As the author of Fleeing the Shadows, I’m once again honored by Angelina Kelly’s excellent portrayal of Mary and her family as they escape British Loyalist along the old hunters’ path toward Daniel Boones’ settlement in Kentucky territory. Angelina keeps the pace moving and presents the story’s humor, tension, and characters’ personalities well, as the family encounters the harsh realities of frontier life. Danger lurks around every turn and the Cherokee Indians are watching.
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Fleeing the Shadows is a satisfying follow-up in the continuing Dangerous Loyalties series by Phyllis A. Still. Continuing only days after the events of the previous Defiance on Indian Creek, we are swept away as our brave, thirteen-year-old heroine, Mary Shirley, must flee with her family deeper into the Kentucky frontier. They seek to escape the British loyalists who dog their every step, but as they run farther from colonial territory proper, the family finds themselves in equal peril and at the mercy of Native American braves. Mary’s Papa relies on her to do what is right and help protect their family.
Having read the previous book in the series, this was a welcome return to the world of Dangerous Loyalties. Still has a great YA voice that carries the reader away with her pages. The novel has a faster pace to it, considering the family is always running from something and danger seems to lurk around every bend. For a historical YA novel, Still does not hold back on making sure that we feel the desperation of the family in every chapter. This anxiety is only enhanced as the family drives deeper into the wild unknown North American frontier.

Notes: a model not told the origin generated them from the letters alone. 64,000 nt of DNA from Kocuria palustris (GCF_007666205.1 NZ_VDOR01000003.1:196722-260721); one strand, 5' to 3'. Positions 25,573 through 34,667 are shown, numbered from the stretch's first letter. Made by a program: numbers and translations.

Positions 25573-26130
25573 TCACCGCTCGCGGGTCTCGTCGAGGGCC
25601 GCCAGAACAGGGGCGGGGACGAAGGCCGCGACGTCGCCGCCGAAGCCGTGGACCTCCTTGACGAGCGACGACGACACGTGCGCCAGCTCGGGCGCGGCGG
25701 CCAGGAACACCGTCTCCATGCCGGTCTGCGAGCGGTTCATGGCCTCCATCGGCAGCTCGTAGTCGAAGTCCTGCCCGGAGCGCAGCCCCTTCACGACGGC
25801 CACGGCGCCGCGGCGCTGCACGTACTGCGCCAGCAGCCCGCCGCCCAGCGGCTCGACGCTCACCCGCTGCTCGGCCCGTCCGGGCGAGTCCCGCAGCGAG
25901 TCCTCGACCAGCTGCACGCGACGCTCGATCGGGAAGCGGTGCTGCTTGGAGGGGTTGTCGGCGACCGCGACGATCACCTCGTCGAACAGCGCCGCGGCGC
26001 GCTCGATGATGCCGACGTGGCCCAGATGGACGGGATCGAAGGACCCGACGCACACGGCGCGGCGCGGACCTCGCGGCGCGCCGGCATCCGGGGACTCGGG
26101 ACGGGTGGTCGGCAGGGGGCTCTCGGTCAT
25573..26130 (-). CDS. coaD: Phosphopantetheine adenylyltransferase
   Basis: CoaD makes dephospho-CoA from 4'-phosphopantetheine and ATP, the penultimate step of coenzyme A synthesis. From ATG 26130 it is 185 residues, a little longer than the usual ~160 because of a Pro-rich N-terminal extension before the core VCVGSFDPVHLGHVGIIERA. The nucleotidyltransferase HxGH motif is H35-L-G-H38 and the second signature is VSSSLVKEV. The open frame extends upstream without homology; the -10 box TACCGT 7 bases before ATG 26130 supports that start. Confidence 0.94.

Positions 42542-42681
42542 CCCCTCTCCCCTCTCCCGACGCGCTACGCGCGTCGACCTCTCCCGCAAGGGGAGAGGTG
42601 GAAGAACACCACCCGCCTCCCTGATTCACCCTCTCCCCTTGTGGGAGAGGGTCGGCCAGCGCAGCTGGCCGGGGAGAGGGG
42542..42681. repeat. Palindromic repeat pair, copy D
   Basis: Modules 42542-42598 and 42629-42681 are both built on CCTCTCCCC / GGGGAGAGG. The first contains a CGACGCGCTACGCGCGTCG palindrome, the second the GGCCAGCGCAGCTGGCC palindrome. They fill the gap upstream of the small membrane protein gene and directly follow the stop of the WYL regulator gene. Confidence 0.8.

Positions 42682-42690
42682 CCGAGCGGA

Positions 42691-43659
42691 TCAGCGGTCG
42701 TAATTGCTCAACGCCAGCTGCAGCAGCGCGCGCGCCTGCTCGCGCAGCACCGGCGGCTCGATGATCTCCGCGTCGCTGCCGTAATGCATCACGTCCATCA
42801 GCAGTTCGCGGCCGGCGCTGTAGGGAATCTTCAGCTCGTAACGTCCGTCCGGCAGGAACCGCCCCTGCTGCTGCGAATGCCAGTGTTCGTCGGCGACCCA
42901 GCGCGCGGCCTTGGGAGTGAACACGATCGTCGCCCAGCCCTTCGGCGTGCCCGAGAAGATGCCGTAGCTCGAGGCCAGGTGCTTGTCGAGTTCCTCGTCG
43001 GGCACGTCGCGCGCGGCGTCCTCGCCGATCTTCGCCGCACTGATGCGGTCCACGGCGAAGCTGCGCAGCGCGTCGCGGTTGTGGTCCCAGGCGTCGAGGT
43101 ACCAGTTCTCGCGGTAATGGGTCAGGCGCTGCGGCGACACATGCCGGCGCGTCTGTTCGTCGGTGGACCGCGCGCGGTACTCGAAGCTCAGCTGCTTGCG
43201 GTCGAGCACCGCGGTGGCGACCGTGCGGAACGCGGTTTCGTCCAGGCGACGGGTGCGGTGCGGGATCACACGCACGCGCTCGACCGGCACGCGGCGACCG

Still keeps the reader much more on the edge of our seat with this narrative, because the stakes or that much higher. If the first could be called a ‘slow burn’, this can be called a ‘flash fire’. The story rips right off the page. The setting of the summer of 1775 keeps the historical urgency matching the urgency of this very personal story, but the overarching nationwide feelings are much more muted in this second book of the series by virtue of the very present danger. At times the narrative leans on the setup of the previous too much to be a true standalone narrative, but as a second book it works perfectly well enough.
Mary continues to carry the bulk of the family’s worries as her Papa makes increasingly difficult and sometimes questionable decisions of what they should do, while running from the loyalists, even while Indians shadow their every step. Mary is still dealing with the emotional turmoil after delivering the dispatches and her Papa only makes this worse. Overall, Fleeing the Shadows is a stirring, nail-biter of a read and will be sure to please fans of the first book of the series.
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Fleeing the Shadows (Dangerous Loyalties Book Two)
The fictional account of Daughters of the American Revolution patriot, Mary Shirley McGuire continues in this fast-paced novel.
It’s late summer 1775 in the Alleghany Highlands. Thirteen-year-old Mary Shirley is still recovering from emotional wounds inflicted when she risked her life delivering traitorous dispatches. She trusted the wrong men, and now the family must flee Indian Creek to stay ahead of British Loyalists who seek her papa’s life.
But they can’t risk being captured by taking the main road to Daniel Boone’s trail that leads into Kentucky territory. They must endure the more dangerous and grueling hunters’ path that leads to rough frontier forts along the Clinch River. Passions are ignited, friendships are formed, and shocking lessons are learned.
Mary’s emotional trauma worsens with each step. Once they cross the Cumberland Gap, they’re at the mercy of God and the Chickamauga Cherokee to make it to Fort Boonesborough alive.